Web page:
A certain conception of Hell is inconsistent with God’s traditional attributes, or so I will argue. My argument is novel in focusing on considerations involving vagueness. The target doctrine of Hell is part of a “binary” conception of the afterlife, by which I mean one with the properties of dichotomy, badness, non-universality, and divine control. Dichotomy: there are exactly two states in the afterlife, Heaven and Hell. After death each person will come to be, determinately, in exactly one of these (...)
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  38. Eleonore Stump (1985). The Problem of Evil. Faith and Philosophy 2 (4):392-423.
    This paper considers briefly the approach to the problem of evil by Alvin Plantinga, Richard Swinburne, and John Hick and argues that none of these approaches is entirely satisfactory. The paper then develops a different strategy for dealing with the problem of evil by expounding and taking seriously three Christian claims relevant to the problem: Adam fell; natural evil entered the world as a result of Adam's fall; and after death human beings go either to heaven or hell. Properly interpreted, (...)
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  39. Kyle Swan (2009). Hell and Divine Reasons for Action. Religious Studies 45 (1):51-61.
    Escapism, a theory of hell proposed by Andrei Buckareff and Allen Plug, explicitly relies on claims about divine reasons for action. However, they say surprisingly little about the general account of reasons for action that would justify the inferences in the argument for escapism. I provide a couple of plausible interpretations of such an account and argue that they help revive the ‘Job objection’ to escapism that Buckareff and Plug had dismissed.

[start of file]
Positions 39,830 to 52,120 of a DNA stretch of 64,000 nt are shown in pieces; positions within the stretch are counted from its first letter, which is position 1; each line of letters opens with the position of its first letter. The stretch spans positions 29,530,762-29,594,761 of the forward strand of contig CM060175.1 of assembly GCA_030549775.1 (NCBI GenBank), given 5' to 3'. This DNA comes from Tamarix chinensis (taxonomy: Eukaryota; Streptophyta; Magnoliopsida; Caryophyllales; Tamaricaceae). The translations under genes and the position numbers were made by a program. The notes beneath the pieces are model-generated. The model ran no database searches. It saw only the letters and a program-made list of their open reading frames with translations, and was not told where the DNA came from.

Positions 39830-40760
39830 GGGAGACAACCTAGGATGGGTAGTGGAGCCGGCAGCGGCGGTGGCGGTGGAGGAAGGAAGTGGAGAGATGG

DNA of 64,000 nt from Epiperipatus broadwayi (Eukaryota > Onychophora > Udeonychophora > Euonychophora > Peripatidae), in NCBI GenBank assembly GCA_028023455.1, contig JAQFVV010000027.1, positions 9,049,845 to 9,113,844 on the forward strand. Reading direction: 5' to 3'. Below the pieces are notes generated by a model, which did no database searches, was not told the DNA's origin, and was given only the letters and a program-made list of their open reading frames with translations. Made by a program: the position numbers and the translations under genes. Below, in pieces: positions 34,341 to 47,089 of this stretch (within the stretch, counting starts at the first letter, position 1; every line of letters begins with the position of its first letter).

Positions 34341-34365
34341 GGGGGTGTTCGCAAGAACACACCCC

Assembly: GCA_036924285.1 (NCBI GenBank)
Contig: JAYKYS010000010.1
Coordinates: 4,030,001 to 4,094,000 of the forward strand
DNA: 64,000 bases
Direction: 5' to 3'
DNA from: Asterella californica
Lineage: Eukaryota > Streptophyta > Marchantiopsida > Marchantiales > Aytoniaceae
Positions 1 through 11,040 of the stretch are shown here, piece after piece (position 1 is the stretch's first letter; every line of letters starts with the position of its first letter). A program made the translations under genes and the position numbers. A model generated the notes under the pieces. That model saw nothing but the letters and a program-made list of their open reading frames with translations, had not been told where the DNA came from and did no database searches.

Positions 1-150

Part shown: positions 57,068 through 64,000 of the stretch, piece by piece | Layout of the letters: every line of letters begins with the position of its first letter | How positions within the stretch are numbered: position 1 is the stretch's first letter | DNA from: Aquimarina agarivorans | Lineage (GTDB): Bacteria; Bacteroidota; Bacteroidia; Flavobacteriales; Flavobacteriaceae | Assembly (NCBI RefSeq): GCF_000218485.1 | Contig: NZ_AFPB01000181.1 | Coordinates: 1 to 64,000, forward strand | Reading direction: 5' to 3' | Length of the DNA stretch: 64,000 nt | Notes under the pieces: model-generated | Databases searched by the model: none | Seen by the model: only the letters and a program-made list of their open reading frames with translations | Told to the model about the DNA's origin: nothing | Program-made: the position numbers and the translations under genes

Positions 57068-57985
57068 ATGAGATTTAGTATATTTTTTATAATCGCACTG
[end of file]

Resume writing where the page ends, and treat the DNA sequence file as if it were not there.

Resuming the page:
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  40. Richard Swinburne (1983). A Theodicy of Heaven and Hell. In A. J. Freddoso (ed.), The Existence and Nature of God. Univ Notre Dame Pr. 37-54.
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  41. Kevin R. Williams, B. Sc (2002). Nothing Better Than Death: Insights From Sixty-Two Profound Near-Death Experiences. Xlibris.
    "Nothing Better Than Death" is a comprehensive analysis of the near-death experiences profiled on my website at www.near-death.com. This book provides complete NDE testimonials, summaries of various NDEs, NDE research conclusions, a question and answer section, an analysis of NDEs and Christian doctrines, famous quotations about life and death, a NDE bibliography, book notes, a list of NDE resources on the Internet, and a list of NDE support groups associated with IANDS.org - the International Association for Near-Death Studies. -/- The (...)